Now, note that both NGC 3079 super bubbles have diameters that span thousands of light-years. The bigger super bubble measures more than 27.4 quadrillion miles (50.4 quadrillion kilometers).
These and other super bubbles throughout the universe are made up of stellar gas that originated in stars in their home galaxy. While a star releases gas regularly, it may experience a tremendously strong shock wave or multiple such events. The shock waves hurl its material so far into space that the expelled gas forms a bubble-shaped structure.
The secret origin of NGC 3079’s super bubbles
The NASA researchers might know about the process that formed cosmic bubbles, but they remained mystified regarding the particular event that produced the shock waves responsible for creating NGC 3079’s super bubbles.
One theory involves newly formed stars. A lot of energy goes into the birth of a star. The process produces “stellar winds” similar to solar wind, but arguably much stronger.
These stellar winds may possess the force to cast stellar gas into the far reaches of space. And there are a lot of stars being born.
Another theory attributes super bubbles to the activity of super-massive black holes. Often found in the hearts of galaxies, the titanic space-time distortions devour anything that passes their event horizon.
Whenever a black hole consumes matter, it releases immense amounts of energy. The radiation from the supermassive examples has enough energy to form super bubbles.
Like most galaxies, NGC 3079 hosts a super-massive black hole in its center. And this black hole so happens to sit in between the super bubbles, lending credence to this theory.
Whatever their origin, the super bubbles appear to act as natural particle accelerators of immense power. The interactions within the gas-filled cavity may impart tremendous amounts of energy on cosmic particles. They may be a source of the cosmic rays that make space travel so risky.
|Cache||A luminous companion to the phenomenal bestseller Astrophysics for People in a Hurry. Astrophysicist Neil deGrasse Tyson has attracted one of the world’s largest online followings with his fascinating, widely accessible insights into science and our universe. Now, Tyson invites us to go behind the scenes of his public fame by revealing his correspondence with [...]|
|Cache||Breakthroughs centred on 'ancient radiation' that originated during the Big Bang 14 billion years ago.|
The center of the Milky Way exploded just 3.5 million years ago. At least, that’s what researchers at Australia’s ARC Center of Excellence for All Sky Astrophysics in 3 Dimensions (ASTRO 3D) believe. […]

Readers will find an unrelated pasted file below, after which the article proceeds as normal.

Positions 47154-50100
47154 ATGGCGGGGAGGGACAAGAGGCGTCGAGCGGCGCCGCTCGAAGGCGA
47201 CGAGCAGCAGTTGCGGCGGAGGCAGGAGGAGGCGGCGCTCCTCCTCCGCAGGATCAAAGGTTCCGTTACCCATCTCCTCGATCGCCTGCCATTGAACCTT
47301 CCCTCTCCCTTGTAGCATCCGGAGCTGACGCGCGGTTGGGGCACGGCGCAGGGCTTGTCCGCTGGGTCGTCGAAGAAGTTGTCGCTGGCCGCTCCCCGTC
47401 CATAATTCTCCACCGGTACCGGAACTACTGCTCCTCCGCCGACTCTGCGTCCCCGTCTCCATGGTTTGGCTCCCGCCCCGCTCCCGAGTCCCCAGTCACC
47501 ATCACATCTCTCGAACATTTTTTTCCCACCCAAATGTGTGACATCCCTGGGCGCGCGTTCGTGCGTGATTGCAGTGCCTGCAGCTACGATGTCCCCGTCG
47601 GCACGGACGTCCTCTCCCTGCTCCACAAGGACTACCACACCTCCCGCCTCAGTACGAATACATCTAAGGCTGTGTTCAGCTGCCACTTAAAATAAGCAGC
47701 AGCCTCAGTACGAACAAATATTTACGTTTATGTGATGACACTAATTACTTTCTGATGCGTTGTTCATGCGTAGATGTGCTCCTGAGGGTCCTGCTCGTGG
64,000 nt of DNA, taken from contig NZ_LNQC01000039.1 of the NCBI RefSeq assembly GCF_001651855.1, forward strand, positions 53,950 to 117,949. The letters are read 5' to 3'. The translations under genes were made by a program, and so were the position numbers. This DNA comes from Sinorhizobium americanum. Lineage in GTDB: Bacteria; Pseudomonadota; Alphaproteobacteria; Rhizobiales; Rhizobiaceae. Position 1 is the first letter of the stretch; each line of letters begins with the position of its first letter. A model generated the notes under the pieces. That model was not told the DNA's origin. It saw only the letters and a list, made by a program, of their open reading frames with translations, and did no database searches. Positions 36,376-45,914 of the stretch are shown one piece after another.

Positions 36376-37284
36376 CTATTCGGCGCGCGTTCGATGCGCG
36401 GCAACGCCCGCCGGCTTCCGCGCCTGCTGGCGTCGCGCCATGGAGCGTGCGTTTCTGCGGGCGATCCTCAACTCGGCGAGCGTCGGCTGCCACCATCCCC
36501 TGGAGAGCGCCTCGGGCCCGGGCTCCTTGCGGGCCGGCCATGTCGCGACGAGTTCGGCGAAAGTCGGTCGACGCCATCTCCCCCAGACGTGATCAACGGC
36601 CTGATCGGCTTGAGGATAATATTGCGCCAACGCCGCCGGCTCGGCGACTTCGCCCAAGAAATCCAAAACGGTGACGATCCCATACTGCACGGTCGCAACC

|Cache||Mit dem Nobelpreis für Physik werden in Stockholm die Astrophysiker James Peebles, Michel Mayor und Didier Queloz ausgezeichnet - für ihre Arbeiten zum Universum und der Entdeckung eines Planeten. |
I can't speak to the scientific value of the paper--actual quote:
But the writers of "What if Planet 9 is a Primordial Black Hole?" get an A for showmanship. Page 5 includes an "exact scale image" of the black hole discussed:
Distributed filtered hyperinterpolation for noisy data on the sphere. (arXiv:1910.02434v1 [math.CA])Cache
Problems in astrophysics, space weather research and geophysics usually need to analyze noisy big data on the sphere. This paper develops distributed filtered hyperinterpolation for noisy data on the sphere, which assigns the data fitting task to multiple servers to find a good approximation of the mapping of input and output data. For each server, the approximation is a filtered hyperinterpolation on the sphere by a small proportion of quadrature nodes. The distributed strategy allows parallel computing for data processing and model selection and thus reduces computational cost for each server while preserves the approximation capability compared to the filtered hyperinterpolation. We prove quantitative relation between the approximation capability of distributed filtered hyperinterpolation and the numbers of input data and servers. Numerical examples show the efficiency and accuracy of the proposed method.
|Cache||When: Friday, October 11, 2019 - 10:00 AM - 12:00 PM|
Where: Si Birch Community Room
The public is welcome to come to meet local veterans, and to enjoy free coffee and donuts. This month, astrophysicist Alma Ruiz-Velasco, PhD, of Lowell Observatory in Flagstaff, will speak about the past, present, and future of the Observatory and its programs.
The Gruber Foundation invites nominations on behalf of individuals whose achievements in Cosmology, Genetics, or Neuroscience would make them suitable candidates for recognition through the 2020 Gruber International Prize Program. Each prize, which is accompanied by a $500,000 unrestricted monetary award, is designed both to recognize groundbreaking work in each field and to inspire additional efforts that effect fundamental shifts in knowledge and culture. Recipients are selected by a committee of distinguished experts in each field.
Nomination forms for each field can be completed and submitted online. The deadline for nominations is 15 December 2019.
The Cosmology Prize honors a leading cosmologist, astronomer, astrophysicist, or scientific philosopher for theoretical, analytical, conceptual, or observational discoveries leading to fundamental advances in our understanding of the universe.
Since 2001, the Cosmology Prize has been cosponsored by the International Astronomical Union.
Further information on the Foundation and the individual Prizes is available available on the Gruber Foundation webpage.
|Cache||Astronomové z celého světa pilně studují kometu 2I/Borisov – druhý známý mezihvězdný objekt, který zavítal do Sluneční soustavy. A někteří již odhalili poměrně zajímavé věci.
Například tým z Institute of Astrophysics of the Canary Islands v žurnálu Research Notes of the AAS publikoval článek z ...|
|Cache||Der diesjährige Physiknobelpreis geht an drei Astrophysiker. Christoph Seidler erklärt im Video, um welche fundamentalen Erkenntnisse und Entdeckungen es dabei geht. |